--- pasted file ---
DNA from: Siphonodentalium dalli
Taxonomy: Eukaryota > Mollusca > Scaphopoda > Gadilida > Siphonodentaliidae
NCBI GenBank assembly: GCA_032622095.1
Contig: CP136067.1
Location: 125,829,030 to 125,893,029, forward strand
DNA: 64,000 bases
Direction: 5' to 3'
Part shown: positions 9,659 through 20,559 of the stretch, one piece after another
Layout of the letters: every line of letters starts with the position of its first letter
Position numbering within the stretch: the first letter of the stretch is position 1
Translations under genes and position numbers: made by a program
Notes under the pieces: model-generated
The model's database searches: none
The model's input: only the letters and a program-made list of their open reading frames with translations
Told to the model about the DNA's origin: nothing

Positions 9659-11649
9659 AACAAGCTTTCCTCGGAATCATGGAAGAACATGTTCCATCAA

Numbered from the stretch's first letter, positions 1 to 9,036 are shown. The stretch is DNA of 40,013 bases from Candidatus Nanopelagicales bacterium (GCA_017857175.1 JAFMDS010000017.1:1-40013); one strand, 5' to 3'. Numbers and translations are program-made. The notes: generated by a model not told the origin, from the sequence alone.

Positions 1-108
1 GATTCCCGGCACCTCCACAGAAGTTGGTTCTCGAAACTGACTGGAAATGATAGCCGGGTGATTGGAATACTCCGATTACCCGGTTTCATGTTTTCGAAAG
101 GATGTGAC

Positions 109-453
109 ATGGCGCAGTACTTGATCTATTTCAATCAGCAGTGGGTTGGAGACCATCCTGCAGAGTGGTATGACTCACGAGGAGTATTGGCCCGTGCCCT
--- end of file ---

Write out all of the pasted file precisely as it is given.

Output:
DNA from: Siphonodentalium dalli
Taxonomy: Eukaryota > Mollusca > Scaphopoda > Gadilida > Siphonodentaliidae
NCBI GenBank assembly: GCA_032622095.1
Contig: CP136067.1
Location: 125,829,030 to 125,893,029, forward strand
DNA: 64,000 bases
Direction: 5' to 3'
Part shown: positions 9,659 through 20,559 of the stretch, one piece after another
Layout of the letters: every line of letters starts with the position of its first letter
Position numbering within the stretch: the first letter of the stretch is position 1
Translations under genes and position numbers: made by a program
Notes under the pieces: model-generated
The model's database searches: none
The model's input: only the letters and a program-made list of their open reading frames with translations
Told to the model about the DNA's origin: nothing

Positions 9659-11649
9659 AACAAGCTTTCCTCGGAATCATGGAAGAACATGTTCCATCAA

Numbered from the stretch's first letter, positions 1 to 9,036 are shown. The stretch is DNA of 40,013 bases from Candidatus Nanopelagicales bacterium (GCA_017857175.1 JAFMDS010000017.1:1-40013); one strand, 5' to 3'. Numbers and translations are program-made. The notes: generated by a model not told the origin, from the sequence alone.

Positions 1-108
1 GATTCCCGGCACCTCCACAGAAGTTGGTTCTCGAAACTGACTGGAAATGATAGCCGGGTGATTGGAATACTCCGATTACCCGGTTTCATGTTTTCGAAAG
101 GATGTGAC

Positions 109-453
109 ATGGCGCAGTACTTGATCTATTTCAATCAGCAGTGGGTTGGAGACCATCCTGCAGAGTGGTATGACTCACGAGGAGTATTGGCCCGTGCCCT